volcker wrote:
Mon Jun 29, 2020 5:37 pm
pmward wrote:
Fri Jun 12, 2020 7:58 pm
They did the same thing in the WWII era by capping rates on all bonds. This is nothing new, even for us, it's just a new fancy name. With the amount of debt we have the Fed has no choice but to put a ceiling on rates. At the moment, rates are staying down on their own so they have no need of yield curve control. If rates start to go up though, to the point that it becomes problematic, they will have no choice.
Things were pretty different in the 1940s. The US had a lot of gold to back the dollar, debt/GDP was lower than today, entitlements were not a problem, and the US was the only world super power to emerge from the war with an intact industrial base. Now the amount of gold is not enough to back the dollar at current prices, debt/GDP is very high and aiming for the moon, unfunded liabilities as so huge that the US is effectively bankrupt (no way the debt could ever be paid back in real goods and services) but countries have chosen to pretend that they aren't, and the dollar is fiat, meaning it's a game of confidence. If confidence is ever lost, then it could be game over.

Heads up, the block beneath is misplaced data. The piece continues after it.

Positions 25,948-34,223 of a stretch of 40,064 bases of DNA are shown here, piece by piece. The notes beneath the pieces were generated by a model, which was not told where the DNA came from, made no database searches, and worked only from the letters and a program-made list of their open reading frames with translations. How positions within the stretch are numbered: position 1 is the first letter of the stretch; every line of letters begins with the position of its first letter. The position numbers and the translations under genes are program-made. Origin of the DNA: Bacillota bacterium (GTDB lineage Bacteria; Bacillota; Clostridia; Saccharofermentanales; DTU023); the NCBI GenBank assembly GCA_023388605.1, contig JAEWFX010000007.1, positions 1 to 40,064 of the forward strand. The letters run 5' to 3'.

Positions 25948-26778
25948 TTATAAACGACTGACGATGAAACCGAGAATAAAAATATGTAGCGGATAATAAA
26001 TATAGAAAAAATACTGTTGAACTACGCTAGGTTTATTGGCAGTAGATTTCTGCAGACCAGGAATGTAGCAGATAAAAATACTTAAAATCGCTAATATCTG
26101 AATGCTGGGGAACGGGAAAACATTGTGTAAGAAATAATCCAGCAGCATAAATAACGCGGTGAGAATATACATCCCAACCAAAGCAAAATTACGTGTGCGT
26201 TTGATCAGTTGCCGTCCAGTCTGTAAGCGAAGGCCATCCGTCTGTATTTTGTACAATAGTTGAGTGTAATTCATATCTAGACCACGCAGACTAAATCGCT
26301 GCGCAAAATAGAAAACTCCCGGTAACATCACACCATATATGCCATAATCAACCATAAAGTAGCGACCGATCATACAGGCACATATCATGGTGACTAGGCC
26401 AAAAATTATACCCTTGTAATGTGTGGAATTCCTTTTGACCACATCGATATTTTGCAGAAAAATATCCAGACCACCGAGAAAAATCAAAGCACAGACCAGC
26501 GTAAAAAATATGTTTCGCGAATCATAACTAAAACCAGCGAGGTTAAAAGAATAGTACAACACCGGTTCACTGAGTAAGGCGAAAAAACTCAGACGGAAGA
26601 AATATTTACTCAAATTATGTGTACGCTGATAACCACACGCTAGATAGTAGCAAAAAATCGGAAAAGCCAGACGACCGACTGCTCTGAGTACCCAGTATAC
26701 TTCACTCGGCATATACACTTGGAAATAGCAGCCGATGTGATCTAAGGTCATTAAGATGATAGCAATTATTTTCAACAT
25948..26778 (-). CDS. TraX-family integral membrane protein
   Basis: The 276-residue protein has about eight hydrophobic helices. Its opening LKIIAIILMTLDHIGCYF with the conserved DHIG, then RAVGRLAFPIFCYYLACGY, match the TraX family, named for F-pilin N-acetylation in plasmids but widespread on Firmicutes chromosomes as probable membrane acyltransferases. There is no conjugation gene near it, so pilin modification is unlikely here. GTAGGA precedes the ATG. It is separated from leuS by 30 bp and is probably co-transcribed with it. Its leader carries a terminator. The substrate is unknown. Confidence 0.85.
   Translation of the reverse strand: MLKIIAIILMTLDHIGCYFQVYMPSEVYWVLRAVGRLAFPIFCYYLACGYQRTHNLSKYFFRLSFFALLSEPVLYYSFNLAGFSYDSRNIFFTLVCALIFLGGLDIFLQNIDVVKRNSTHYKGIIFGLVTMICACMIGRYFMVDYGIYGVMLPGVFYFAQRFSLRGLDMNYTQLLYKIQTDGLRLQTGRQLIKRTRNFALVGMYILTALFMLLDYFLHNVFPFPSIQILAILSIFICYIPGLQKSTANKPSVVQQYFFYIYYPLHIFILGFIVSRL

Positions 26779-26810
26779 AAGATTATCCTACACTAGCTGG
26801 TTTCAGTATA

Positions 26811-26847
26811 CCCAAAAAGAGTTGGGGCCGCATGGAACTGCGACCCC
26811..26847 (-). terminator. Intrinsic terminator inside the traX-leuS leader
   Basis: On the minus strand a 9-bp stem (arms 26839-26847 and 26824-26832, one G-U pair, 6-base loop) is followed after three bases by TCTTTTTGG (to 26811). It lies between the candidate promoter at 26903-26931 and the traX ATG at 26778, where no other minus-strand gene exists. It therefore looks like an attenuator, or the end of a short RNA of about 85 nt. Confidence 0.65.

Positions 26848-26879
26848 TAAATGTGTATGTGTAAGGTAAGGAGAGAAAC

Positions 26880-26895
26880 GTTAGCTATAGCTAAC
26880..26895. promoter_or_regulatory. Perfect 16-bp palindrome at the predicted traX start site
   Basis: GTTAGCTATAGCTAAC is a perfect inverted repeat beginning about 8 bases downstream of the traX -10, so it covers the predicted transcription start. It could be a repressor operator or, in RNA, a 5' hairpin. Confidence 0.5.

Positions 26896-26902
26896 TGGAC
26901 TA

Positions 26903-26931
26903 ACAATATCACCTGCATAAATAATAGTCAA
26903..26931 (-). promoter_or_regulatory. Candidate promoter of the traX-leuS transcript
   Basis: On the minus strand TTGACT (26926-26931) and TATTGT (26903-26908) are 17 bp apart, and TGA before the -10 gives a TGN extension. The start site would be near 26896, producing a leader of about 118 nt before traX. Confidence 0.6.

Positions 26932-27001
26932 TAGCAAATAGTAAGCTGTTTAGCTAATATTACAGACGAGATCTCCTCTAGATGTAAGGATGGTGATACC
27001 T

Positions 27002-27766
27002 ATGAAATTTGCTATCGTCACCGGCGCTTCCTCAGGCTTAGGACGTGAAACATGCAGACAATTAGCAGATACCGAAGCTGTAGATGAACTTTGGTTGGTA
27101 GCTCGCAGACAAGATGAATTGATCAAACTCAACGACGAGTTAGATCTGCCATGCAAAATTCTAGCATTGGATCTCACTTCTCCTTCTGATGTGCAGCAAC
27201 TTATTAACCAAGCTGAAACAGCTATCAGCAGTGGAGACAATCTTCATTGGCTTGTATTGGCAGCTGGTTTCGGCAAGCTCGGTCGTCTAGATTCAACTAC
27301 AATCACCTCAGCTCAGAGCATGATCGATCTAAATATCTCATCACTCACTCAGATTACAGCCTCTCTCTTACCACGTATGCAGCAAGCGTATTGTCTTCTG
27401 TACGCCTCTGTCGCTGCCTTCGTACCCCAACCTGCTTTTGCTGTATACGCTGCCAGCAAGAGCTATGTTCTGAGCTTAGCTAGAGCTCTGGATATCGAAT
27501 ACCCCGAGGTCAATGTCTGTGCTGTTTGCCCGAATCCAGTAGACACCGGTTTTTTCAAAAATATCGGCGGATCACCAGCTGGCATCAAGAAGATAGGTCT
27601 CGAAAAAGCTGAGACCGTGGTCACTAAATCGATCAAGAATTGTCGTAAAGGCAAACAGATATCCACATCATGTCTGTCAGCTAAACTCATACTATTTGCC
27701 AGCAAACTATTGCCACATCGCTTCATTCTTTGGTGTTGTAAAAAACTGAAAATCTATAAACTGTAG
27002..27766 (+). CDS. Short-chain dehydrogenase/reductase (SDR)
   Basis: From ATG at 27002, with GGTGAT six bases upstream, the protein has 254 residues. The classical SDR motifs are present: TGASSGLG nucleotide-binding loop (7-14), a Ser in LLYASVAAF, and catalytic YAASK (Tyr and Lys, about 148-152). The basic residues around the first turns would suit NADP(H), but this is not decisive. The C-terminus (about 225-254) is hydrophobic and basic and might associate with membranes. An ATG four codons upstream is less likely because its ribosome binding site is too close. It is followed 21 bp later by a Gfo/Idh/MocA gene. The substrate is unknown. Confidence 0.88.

YCC is a commitment to rip off those who are still willing to purchase treasuries, by printing money in unlimited quantities to keep rates unnaturally (and unfairly) low. It risks destroying the confidence on which the scheme depends. But they've been taking these kinds of risks for quite some time and the game is still running, so it can certainly continue to work for a very long while.
Nice username :)
volcker